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Friday, December 3, 2021

Moral crisis looms as soldiers leave Myanmar’s infamous army

Aung Myo Htet has always dreamed of becoming a soldier and achieved the rank of captain. But when he joined the army in Myanmar, he thought he would defend his country and not fight – and lose – battles against his compatriots.

In June, he was sent to the front lines in Kaya state to crush resistance militants and armed protesters against the generals who seized power in the February coup. Aung Myo Htet, 32, said three of his fellow soldiers were killed.

“Seeing the victims on our side made me so sad,” he said. “We fought and sacrificed ourselves for the sake of the general, not for the sake of the country.”

On October 7, he left his base and joined the Civil Disobedience Movement of the country, a nationwide rally aimed at restoring democracy and overthrowing senior general Min Aung Hlaing, the man behind the coup. At least 2,000 other soldiers and police have done the same as part of a broader campaign to weaken the Tatmadaw, Myanmar’s most notorious institution.

Defectors make up a small portion of the Southeast Asian nation’s army, which is estimated to number between 280,000 and 350,000. But they seem to have hit the nerves and contributed to the growing crisis of morale among the troops. The army is struggling to recruit. He recalled all pensioners, threatening to refuse to pay pensions if they did not return. The soldiers’ wives say they are being ordered to secure the bases in violation of military law.

For the first time in its 67-year history, the Myanmar Ministry of Defense Academy, the country’s equivalent of West Point, failed to fill places in this year’s freshman courses.

“We have never seen desertions at this level,” said Mo Tuzar, co-coordinator of the Myanmar Research Program at the Southeast Asian Research Institute in Singapore. “What we have seen since February is a constant flow of people leaving and also publicly declaring their support for the CDM. This is unprecedented. “

General Min Aung Hlaing still enjoys the loyalty of his senior officers, and there are too few defectors to overthrow the Tatmadaw. But those who leave are quickly gripped by resistance. Myanmar’s four armed ethnic groups that have fought the Tatmadaw since the country became independent from Britain in 1948 have offered food and shelter, as well as the opportunity to join forces.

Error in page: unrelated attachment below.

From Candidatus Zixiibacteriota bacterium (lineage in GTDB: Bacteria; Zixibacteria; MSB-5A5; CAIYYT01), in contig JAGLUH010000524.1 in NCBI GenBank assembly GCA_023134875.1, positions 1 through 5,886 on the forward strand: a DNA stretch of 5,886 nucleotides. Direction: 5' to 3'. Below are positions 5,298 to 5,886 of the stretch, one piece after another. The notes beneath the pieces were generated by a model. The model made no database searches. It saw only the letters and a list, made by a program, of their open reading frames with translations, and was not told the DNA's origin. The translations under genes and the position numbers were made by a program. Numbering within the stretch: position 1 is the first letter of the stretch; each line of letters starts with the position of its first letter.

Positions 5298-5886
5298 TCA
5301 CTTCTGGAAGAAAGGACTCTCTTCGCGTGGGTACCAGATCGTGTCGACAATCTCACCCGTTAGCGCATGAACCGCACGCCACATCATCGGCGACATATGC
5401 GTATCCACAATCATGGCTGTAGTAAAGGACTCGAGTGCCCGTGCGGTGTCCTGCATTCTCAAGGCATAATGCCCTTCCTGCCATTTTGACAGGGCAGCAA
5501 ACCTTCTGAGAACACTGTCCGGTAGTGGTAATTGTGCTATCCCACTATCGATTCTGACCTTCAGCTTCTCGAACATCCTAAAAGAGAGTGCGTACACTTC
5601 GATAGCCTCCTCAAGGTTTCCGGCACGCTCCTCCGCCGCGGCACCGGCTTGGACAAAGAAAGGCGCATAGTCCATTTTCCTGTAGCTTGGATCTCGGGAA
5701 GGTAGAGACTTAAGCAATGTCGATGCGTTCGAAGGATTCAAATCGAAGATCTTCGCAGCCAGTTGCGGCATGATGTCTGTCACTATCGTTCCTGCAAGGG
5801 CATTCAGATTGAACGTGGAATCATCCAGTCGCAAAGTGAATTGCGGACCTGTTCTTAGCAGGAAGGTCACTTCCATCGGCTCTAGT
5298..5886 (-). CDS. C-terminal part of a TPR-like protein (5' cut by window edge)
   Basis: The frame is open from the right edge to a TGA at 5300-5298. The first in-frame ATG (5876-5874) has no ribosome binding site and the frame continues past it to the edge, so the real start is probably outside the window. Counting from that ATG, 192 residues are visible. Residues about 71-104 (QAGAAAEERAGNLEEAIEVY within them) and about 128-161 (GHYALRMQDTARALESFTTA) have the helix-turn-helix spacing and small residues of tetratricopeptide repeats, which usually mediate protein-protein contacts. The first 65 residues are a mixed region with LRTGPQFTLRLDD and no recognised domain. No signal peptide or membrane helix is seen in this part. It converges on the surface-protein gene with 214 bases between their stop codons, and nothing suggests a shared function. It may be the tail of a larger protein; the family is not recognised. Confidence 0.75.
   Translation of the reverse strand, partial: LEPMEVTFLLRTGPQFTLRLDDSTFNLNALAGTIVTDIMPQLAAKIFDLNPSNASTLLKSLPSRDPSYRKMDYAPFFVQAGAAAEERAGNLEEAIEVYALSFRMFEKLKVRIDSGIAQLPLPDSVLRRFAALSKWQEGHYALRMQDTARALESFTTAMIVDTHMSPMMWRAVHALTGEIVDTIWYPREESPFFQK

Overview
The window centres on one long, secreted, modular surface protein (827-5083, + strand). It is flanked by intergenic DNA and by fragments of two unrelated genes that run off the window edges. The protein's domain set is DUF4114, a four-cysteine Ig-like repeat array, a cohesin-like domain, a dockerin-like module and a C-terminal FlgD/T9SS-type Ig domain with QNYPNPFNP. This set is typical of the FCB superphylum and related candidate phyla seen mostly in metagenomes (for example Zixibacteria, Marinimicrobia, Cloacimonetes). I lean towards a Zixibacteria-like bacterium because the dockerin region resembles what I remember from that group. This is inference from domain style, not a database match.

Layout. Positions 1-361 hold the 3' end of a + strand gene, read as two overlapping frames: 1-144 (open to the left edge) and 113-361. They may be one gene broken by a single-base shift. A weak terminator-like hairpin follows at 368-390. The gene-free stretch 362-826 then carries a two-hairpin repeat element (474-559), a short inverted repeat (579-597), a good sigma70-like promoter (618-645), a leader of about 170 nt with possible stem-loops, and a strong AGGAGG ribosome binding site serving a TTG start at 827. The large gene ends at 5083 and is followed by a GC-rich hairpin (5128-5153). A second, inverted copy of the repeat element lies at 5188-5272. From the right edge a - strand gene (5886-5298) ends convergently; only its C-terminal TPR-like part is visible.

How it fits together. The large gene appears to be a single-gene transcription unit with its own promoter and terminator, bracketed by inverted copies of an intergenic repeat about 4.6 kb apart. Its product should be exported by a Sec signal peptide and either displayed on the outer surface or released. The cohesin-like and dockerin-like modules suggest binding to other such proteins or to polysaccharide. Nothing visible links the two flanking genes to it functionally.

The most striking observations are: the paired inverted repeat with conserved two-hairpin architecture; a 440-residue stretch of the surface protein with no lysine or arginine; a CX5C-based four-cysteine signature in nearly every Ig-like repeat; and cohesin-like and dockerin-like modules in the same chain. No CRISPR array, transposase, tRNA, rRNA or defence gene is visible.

“Their seasoned military experience has proven invaluable to our armed resistance,” said Naing Hto Aung, Minister of Defense for the Government of National Unity, a group of ousted leaders that have proclaimed themselves the legitimate government of Myanmar and are monitoring the rise in defectors. … “We all have a common goal now.”

Many defectors posted their social media accounts, encouraging other soldiers to follow them. Most of those who left are of lower ranks, but some of them were officers.

Several defectors are currently working with a group of tech activists in a stealthy online campaign to bring in more troops to take out. Using stock images of military men and attractive women as profile photos, activists created over a dozen fake Facebook pages to befriend the soldiers.

Accounts are used to send private messages begging them not to hurt innocent people. Another group used Facebook to convince wives to convince their husbands to leave the military and stop supporting the junta.

“This propaganda war is playing out,” said Richard Horsey, senior adviser to the International Crisis Group on Myanmar. “I think they make the resistance more courageous and confident.”

The fled soldiers say they felt obligated to do so after the coup, describing their disgust at their superiors’ orders to shoot civilians. On November 6, the head of the UN body investigating war crimes in Myanmar said that attacks by the military on civilians were tantamount to “crimes against humanity.”